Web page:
Monday, November 7, 2011

From weakness strength

My present church assignment is to work in the Addiction Recovery Program as a group leader. The Addiction Recovery Program, and its companion the Family Support Group (not yet available everywhere), are there to assist those struggling with addiction and also to assist their loved ones. They are twelve-step approaches to help one -- either an addict or a loved one -- learn to enter recovery.

I’m not new to twelve step programs; I actively participated in another 12-step program before working with ARP (and I still participate there). One of the things we do in a 12-step program is to acknowledge our own powerlessness over addiction and over the lives of others. In accepting our own powerlessness, we also admit our own weakness.

We spend a lot of time in addiction recovery talking about weakness, and one of the steps of recovery is to prepare to have God to remove our character weaknesses; the next is to ask God to remove our shortcomings.

What I’ve wondered about over the last while is the difference between our weakness and our weaknesses.

Often when people (including me, like here) paraphrase the weakness scriptures (2 Nephi 33:4, Jacob 4:7, Ether 12:27, to note a few) they say God will make our weaknesses into strength. But Ether 12:27 reads:

And if men come unto me I will show unto them their weakness. I give unto men weakness that they may be humble; and my grace is sufficient for all men that humble themselves before me; for if they humble themselves before me, and have faith in me, then will I make weak things become strong unto them.
This verse talks about weakness, not weaknesses. In fact, all of the verses in the topical guide on this subject use the collective noun weakness, not the plural noun weaknesses.

It makes me wonder just what that weakness is. I think about what King Benjamin taught:

For the natural man is an enemy to God, and has been from the fall of Adam, and will be, forever and ever, unless he yields to the enticings of the Holy Spirit, and putteth off the natural man and becometh a saint through the atonement of Christ the Lord, and becometh as a child, submissive, meek, humble, patient, full of love, willing to submit to all things which the Lord seeth fit to inflict upon him, even as a child doth submit to his father (Mosiah 3:19).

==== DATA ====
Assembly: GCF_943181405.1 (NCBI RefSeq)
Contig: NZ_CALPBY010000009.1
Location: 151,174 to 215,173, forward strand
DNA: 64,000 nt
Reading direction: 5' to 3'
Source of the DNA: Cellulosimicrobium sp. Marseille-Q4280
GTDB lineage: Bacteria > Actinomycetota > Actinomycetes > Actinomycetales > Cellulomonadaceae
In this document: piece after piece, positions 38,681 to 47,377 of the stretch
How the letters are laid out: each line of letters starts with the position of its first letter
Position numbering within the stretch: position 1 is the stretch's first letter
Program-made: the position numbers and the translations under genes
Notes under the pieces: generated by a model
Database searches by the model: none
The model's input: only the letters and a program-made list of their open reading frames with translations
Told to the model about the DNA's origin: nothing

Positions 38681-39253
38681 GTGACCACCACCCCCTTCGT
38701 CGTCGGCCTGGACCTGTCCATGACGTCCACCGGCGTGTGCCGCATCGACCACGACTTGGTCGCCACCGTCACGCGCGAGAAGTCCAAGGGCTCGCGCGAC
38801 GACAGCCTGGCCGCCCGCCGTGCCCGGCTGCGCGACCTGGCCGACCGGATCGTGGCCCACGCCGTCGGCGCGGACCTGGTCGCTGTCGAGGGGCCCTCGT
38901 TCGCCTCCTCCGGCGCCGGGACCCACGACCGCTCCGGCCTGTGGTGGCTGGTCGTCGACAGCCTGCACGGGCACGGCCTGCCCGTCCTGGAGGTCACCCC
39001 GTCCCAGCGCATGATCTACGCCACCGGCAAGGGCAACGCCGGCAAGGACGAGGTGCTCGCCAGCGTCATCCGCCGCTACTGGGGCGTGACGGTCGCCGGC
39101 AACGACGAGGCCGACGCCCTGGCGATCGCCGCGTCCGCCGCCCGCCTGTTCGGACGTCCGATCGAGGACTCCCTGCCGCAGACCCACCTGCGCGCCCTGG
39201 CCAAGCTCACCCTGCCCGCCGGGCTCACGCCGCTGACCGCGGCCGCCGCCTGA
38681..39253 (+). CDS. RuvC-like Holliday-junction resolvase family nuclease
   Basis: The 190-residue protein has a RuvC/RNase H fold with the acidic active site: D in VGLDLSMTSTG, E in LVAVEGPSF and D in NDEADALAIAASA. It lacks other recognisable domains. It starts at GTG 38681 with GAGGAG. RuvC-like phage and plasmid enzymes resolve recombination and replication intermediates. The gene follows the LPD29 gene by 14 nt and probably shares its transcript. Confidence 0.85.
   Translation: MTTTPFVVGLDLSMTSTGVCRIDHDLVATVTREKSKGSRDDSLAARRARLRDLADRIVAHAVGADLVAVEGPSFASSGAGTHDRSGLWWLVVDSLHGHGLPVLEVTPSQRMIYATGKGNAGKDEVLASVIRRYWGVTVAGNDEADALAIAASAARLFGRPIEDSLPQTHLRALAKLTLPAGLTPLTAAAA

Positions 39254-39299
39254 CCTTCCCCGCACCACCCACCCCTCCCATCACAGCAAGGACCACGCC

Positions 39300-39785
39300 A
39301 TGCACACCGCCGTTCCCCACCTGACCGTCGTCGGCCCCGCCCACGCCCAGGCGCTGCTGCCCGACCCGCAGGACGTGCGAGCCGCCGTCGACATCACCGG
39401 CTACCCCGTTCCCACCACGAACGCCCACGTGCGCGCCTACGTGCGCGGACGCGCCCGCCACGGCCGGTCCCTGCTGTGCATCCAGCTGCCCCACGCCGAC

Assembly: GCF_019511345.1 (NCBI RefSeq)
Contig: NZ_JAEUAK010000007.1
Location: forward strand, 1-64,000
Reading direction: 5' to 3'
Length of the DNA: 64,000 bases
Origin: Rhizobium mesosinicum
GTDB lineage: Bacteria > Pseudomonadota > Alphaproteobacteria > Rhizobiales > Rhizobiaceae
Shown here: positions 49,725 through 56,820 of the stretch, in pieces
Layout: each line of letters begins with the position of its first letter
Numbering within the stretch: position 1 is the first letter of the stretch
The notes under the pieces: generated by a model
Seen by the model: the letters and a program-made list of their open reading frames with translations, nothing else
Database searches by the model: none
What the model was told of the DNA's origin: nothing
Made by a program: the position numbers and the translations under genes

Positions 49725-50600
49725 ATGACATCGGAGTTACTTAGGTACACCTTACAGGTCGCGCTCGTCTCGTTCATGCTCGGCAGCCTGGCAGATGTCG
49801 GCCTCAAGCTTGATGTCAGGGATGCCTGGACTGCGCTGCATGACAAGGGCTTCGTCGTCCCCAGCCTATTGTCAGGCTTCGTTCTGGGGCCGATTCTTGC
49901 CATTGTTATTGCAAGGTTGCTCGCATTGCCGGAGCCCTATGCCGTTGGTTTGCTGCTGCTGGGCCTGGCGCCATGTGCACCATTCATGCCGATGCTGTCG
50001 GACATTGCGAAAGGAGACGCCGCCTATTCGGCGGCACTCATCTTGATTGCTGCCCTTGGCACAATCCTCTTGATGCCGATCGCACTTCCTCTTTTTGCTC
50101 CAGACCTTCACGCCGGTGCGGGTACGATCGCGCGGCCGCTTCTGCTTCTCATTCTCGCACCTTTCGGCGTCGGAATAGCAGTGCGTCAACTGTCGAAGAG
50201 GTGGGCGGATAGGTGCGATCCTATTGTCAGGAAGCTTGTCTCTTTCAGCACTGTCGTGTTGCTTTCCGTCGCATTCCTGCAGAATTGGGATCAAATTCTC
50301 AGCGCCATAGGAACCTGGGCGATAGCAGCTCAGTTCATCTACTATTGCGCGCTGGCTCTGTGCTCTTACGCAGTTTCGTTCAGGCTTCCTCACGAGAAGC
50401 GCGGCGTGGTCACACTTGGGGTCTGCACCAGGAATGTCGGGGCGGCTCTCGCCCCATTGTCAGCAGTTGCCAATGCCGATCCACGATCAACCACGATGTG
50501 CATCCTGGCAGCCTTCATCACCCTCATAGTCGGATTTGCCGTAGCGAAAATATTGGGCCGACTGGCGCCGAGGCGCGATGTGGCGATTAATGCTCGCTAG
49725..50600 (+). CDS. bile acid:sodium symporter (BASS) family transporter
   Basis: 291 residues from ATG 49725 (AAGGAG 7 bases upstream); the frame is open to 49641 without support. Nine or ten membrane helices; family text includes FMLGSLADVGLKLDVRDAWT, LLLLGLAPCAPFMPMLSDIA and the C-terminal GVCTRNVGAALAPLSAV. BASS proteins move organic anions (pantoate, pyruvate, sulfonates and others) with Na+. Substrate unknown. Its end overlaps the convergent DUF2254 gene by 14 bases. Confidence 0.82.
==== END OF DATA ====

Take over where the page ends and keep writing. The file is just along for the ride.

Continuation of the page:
I wonder if our weakness is our natural-ness –- the fact that by our nature we are not submissive; by our nature we do not yield to the enticings of the spirit. Any individual weaknesses I have stem from this overarching weakness, namely that I am natural.

In both Ether and Mosiah we read the remedy: we must come unto Christ. We must humble ourselves. We must yield to the enticings of the Spirit. We must accept the blessings of the atonement in our lives. We must have faith. We must submit.

In those acts of submission, those acts of humility before God, those moments of faith we become strong. We receive the power of the atonement in our lives and become prepared to yield to the enticings of the spirit.

As we, through the grace of Jesus Christ and his atoning sacrifice, conquer our weakness as humans, God will help us conquer our weaknesses through the blessings of the atonement.


  1. Well said. My husband and I were ARP group leaders for 2 years in Boston. To date it is my favorite calling in the church!

  2. Thanks, Danika! And thanks for reading. I agree, ARP is a great place to be. Like a roadmap to atonement application.

  3. So cool. I have read those scriptures a zillion times and always add the "es" to weakness. What a great insight! - It provides a much broader brush to encompass all weakness, rather than our idiosyncrasy of the moment.

    Thank you!

  4. Thanks, MMM, for reading and for your comment. Amazing how we can read the same thing for years and then have a light bulb go on... (I guess that's why we read the scriptures more than once.)

  5. One part about weakness that stands out to me is Christ's statement that "the spirit indeed is willing, but the flesh is weak." (Matt. 26:41) So our weaknesses are typically due to not being able to discipline our physical aspect. Meanwhile, it's most often our spirit that is strong, i.e.-willing to submit.

    Our physical appetites in whatever manifestation they come, including giving in to addictive substances, or feeling too lazy to go help someone, or being too concerned about getting tasty food instead of nutritious food... these are the common areas of what pulls us toward the weaker side, while the spirit is pulling us toward what is strong and meaningful. Fleeting vs. lasting. It's all about our individual mortal struggle to win ourselves.

  6. Rusty, thanks for the comment. I agree with you -- essentially our weakness comes from The Fall. And the atonement is the only way back.